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In our last blog, we noted the rebound of manufacturing. President Obama specifically touted manufacturing in his 2014 State of The Union Address. We concluded that he was largely correct that Manufacturing did rebound nicely since 2008, but we questioned whether manufacturing was going to be the answer to employment growth.
So what is manufacturing’s potential impact on future US growth in employment? Does manufacturing deserve the apparent attention that the US government is giving it?
First let’s examine growth in output by major economic sector. The chart below is based on data provided by the US Bureau of Economic Analysis http://www.bea.gov. It is the percent output growth in dollars since 2005 of the major economic sectors.
From this chart manufacturing has only the 10th best growth rate of 14 sectors and just barely beating inflation. The areas that had the best growth were Agriculture, Mining (including oil and gas), Health Care, Professional Services and Government.
The areas that had the worst growth rate were Construction, Utilities, Finance and Retail Trade, with Finance including banking, insurance, and Real Estate. All of these areas are directly related to housing boom and bust.
Based on the percent growth chart, manufacturing would hardly be worth singling out.
The next chart is the percent of total annual output that each segment represents in terms of dollars.
As one can see from the chart above, manufacturing dominates in terms of gross output in dollars, so the impact of manufacturing on the gross national output is significant. That factor may be a major reason that it is consistently brought up as a key sector the US economic growth.
The next chart shows percent employment by sector.
Manufacturing does not dominate in employment the way it does in total output. Currently manufacturing jobs consists of about 8% of total employment. This is a healthy segment but manufacturing lags Government, Professional & Business Services, Healthcare & Services, and Retail Trade in terms of employment. Even at its peak in 1979, manufacturing only consisted of around 11% of total employment.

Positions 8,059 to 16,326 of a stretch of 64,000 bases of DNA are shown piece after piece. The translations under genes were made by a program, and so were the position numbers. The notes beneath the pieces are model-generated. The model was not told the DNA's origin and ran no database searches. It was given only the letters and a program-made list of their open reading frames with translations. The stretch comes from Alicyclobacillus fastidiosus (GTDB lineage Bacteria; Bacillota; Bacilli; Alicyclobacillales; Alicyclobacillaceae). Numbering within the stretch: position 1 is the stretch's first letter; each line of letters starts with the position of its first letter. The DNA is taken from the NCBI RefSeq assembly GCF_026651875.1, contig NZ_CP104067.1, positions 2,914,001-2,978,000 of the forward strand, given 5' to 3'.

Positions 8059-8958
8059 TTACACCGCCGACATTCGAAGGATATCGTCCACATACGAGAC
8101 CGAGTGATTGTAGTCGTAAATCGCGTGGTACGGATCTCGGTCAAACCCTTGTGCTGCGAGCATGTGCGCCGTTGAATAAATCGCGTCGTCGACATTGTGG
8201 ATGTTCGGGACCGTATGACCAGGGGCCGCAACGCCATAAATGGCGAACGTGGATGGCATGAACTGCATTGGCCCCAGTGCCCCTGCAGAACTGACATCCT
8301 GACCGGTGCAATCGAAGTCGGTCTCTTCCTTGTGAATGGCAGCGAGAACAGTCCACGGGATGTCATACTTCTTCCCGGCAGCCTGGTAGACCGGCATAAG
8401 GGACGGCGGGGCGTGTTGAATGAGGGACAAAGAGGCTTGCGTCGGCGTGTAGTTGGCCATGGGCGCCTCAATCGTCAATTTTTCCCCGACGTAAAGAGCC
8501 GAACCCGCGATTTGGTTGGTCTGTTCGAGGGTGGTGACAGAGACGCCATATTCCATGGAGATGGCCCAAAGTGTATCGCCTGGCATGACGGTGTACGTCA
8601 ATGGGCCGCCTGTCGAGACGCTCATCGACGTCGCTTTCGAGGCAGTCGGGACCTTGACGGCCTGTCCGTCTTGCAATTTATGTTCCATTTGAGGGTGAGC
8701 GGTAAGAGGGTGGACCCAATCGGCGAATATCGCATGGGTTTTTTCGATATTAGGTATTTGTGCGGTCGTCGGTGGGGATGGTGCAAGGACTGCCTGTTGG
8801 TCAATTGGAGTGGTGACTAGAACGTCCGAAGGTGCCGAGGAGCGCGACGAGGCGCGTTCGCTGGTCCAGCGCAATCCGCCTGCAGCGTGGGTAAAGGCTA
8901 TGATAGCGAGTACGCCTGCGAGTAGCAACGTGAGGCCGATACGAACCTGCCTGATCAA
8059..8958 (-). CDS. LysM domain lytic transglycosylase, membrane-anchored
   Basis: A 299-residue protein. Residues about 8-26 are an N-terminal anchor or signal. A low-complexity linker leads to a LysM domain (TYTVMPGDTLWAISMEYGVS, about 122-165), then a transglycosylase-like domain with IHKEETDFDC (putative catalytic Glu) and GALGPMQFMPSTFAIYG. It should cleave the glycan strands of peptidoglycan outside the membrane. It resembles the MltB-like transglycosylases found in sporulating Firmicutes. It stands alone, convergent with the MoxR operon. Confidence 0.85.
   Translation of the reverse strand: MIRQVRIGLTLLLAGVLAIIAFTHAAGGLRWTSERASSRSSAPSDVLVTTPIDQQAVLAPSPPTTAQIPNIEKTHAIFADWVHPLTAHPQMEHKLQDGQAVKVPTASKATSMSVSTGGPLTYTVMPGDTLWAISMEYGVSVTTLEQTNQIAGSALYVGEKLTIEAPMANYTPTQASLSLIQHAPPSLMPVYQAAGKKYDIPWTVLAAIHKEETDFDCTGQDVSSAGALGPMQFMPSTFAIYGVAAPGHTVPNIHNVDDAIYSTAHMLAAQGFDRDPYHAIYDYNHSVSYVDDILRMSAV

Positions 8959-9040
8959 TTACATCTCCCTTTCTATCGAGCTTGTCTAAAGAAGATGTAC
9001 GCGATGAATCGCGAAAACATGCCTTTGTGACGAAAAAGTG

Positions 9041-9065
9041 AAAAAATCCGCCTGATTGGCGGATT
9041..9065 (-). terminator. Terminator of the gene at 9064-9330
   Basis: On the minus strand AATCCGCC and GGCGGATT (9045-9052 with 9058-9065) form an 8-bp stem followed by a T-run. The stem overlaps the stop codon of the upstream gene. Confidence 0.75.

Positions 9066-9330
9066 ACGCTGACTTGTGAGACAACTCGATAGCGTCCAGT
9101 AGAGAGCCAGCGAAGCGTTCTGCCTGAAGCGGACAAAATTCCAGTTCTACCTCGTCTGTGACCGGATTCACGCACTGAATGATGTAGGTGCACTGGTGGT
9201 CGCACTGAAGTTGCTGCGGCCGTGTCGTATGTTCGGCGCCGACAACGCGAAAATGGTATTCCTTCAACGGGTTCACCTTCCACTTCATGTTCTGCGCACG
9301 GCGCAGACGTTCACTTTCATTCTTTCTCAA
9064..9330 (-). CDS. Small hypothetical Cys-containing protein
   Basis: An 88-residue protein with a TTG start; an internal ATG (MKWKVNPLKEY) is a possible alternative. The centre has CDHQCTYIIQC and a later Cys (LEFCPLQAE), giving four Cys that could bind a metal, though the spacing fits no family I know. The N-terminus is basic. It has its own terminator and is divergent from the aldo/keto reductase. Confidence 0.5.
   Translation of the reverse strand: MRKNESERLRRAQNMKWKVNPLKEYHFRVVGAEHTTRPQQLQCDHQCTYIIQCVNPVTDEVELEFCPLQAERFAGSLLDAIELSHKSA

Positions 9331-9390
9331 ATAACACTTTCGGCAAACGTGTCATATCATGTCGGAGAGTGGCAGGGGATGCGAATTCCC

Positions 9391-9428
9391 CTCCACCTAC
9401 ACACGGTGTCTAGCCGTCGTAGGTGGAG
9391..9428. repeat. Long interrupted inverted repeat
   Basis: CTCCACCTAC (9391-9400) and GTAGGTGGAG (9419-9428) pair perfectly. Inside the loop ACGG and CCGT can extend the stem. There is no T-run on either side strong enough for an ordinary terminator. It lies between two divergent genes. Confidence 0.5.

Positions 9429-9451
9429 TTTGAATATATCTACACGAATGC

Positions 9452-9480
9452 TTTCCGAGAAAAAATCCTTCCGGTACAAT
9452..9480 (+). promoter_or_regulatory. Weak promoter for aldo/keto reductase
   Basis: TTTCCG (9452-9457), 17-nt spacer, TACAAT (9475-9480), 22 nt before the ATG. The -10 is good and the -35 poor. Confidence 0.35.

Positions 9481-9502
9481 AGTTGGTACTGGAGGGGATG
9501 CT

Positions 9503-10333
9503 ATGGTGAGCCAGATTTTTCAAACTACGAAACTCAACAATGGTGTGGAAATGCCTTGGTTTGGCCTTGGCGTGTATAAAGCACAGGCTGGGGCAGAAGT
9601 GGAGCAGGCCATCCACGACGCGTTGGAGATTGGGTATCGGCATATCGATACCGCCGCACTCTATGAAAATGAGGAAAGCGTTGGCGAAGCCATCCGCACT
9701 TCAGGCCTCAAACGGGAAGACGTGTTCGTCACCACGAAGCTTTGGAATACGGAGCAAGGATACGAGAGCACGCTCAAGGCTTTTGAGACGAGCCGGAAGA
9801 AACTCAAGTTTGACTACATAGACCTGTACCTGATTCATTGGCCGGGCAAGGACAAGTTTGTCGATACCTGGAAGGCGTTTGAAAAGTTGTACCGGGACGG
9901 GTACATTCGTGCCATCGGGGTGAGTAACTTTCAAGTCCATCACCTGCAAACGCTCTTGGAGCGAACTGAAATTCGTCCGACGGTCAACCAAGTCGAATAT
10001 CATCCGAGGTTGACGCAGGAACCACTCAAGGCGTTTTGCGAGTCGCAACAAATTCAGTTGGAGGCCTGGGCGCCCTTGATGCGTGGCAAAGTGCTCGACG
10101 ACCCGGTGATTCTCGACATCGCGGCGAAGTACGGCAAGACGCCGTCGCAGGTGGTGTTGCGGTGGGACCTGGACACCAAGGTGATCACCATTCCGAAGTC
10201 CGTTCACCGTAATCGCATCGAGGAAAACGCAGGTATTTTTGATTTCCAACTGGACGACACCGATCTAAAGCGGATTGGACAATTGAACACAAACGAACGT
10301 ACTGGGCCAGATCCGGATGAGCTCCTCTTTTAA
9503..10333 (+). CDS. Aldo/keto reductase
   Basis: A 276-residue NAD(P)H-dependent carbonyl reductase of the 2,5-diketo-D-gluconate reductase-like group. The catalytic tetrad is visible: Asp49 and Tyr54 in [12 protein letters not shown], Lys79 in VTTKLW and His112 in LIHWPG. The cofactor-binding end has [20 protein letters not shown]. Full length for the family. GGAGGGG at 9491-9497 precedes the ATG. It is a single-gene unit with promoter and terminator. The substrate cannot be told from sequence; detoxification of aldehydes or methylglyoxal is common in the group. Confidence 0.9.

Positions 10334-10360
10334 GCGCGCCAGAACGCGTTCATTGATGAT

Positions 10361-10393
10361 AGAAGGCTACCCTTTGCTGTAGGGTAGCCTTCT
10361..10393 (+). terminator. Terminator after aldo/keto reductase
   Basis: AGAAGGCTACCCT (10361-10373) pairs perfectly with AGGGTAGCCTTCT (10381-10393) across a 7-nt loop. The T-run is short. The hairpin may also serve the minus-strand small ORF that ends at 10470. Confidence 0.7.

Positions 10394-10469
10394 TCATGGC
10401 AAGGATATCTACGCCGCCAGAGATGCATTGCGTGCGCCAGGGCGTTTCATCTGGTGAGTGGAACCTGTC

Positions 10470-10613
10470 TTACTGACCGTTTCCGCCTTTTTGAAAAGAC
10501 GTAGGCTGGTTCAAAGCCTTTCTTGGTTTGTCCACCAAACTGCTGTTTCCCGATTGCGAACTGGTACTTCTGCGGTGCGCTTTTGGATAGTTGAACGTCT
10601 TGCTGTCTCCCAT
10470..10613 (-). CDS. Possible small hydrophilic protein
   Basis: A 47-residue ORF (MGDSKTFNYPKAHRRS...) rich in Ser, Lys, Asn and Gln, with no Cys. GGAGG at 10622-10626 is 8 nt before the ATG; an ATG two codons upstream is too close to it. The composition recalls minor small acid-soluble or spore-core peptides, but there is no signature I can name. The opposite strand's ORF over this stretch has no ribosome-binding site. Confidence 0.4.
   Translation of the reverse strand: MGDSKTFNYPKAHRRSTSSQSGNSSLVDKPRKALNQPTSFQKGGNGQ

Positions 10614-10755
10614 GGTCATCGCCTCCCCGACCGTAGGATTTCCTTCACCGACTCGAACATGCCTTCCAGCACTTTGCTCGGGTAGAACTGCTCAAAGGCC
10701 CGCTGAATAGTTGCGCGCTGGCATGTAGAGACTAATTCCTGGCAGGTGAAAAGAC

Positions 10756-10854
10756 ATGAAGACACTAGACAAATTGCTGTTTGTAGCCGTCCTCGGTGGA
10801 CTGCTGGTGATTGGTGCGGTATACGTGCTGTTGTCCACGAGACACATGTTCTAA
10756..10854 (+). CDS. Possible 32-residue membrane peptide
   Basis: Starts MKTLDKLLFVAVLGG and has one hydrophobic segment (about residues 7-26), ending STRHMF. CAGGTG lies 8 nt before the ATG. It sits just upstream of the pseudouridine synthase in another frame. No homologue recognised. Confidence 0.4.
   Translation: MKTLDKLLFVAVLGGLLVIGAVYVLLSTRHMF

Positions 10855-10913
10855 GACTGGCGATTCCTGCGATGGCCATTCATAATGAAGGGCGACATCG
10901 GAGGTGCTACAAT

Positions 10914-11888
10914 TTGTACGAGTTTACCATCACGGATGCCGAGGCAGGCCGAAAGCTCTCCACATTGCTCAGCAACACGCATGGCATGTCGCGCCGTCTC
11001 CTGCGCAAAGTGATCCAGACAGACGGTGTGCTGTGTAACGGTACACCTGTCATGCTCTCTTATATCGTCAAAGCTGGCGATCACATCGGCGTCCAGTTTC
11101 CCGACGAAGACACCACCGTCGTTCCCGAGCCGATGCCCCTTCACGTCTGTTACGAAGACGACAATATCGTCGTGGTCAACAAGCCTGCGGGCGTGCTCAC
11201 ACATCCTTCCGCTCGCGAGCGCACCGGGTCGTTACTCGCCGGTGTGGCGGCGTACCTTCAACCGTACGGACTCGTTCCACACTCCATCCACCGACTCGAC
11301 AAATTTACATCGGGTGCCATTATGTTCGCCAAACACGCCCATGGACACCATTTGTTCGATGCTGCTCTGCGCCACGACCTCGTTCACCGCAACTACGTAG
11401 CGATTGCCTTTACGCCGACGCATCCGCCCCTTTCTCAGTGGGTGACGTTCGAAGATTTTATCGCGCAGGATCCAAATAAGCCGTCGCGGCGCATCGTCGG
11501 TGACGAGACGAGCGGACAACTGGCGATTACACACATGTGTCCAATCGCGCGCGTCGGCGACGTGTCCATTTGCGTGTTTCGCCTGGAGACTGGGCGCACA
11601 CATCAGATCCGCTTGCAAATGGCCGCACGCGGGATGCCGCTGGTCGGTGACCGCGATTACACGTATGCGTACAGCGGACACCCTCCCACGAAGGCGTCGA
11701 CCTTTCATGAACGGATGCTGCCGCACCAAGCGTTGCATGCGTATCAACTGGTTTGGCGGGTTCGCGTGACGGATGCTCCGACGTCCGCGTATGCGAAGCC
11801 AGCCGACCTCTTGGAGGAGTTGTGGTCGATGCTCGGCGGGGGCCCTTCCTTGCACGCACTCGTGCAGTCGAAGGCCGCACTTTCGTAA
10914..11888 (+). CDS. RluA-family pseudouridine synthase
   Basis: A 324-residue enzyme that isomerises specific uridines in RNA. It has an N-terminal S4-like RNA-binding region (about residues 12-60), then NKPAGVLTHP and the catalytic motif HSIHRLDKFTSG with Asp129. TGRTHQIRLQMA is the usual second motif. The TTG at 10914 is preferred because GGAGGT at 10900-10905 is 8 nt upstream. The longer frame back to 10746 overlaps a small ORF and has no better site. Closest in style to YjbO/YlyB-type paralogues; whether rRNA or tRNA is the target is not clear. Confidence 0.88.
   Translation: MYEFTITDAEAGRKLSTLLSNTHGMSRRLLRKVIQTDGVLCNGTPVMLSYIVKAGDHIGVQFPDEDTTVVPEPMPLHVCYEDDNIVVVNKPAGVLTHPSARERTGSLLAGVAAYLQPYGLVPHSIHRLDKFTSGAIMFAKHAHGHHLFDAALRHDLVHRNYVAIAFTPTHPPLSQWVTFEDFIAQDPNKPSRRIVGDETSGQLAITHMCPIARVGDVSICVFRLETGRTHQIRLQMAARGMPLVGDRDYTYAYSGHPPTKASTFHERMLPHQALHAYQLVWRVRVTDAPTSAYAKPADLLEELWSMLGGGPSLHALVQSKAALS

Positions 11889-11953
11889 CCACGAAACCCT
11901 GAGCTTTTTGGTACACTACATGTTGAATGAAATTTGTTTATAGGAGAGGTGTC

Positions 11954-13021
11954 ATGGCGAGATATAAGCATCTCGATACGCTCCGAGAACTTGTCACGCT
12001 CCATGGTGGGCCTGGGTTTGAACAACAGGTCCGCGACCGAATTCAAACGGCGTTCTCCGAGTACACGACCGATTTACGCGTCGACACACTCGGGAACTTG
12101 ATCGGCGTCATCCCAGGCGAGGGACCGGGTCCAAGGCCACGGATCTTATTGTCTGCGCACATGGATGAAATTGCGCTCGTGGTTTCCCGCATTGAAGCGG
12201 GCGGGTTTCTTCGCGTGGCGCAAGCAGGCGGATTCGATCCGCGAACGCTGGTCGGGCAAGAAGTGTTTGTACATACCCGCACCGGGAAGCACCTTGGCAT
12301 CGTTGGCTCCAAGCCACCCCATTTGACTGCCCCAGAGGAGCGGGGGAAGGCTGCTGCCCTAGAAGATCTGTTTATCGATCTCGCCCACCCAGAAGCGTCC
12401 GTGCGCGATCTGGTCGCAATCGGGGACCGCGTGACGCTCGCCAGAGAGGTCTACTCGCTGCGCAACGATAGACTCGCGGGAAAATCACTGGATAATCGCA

If one were to combine, employment and growth in terms of ranking sectors, then one could argue that this chart would show which sectors have the largest impact on employment and probably the economy. That chart below simply shows how segments would be ranked if growth rate was factored by percent employment. One could argue that the chart shows what sectors had the largest impact on employment growth since 2005. The chart below compares growth to inflation, if the sector did not grow faster than inflation then it had negative growth.
From the above chart once can see that the sectors that had the largest effect on the current employment growth since 2005 are:
1. Health Care and Social Assistance
2. Professional Business and Services
These areas by far and away had a larger impact on employment growth than any other area including manufacturing. So why would manufacturing growth be highlighted as opposed to the other areas? Below are some reasons:
Regardless of how manufacturing ranks in employment impact, it is still very important to the economy. In terms of gross dollars, manufacturing has arguably the most significant impact on the US economy. Manufacturing activity drives warehouse and distribution, freight, construction, professional jobs and a host of other sectors. It also has a large impact on exports. You can’t export most of our Health Care output or Government output. The Manufacturing Sector, while not directly providing the employment that it once did, still has one of the largest affects on the US economy.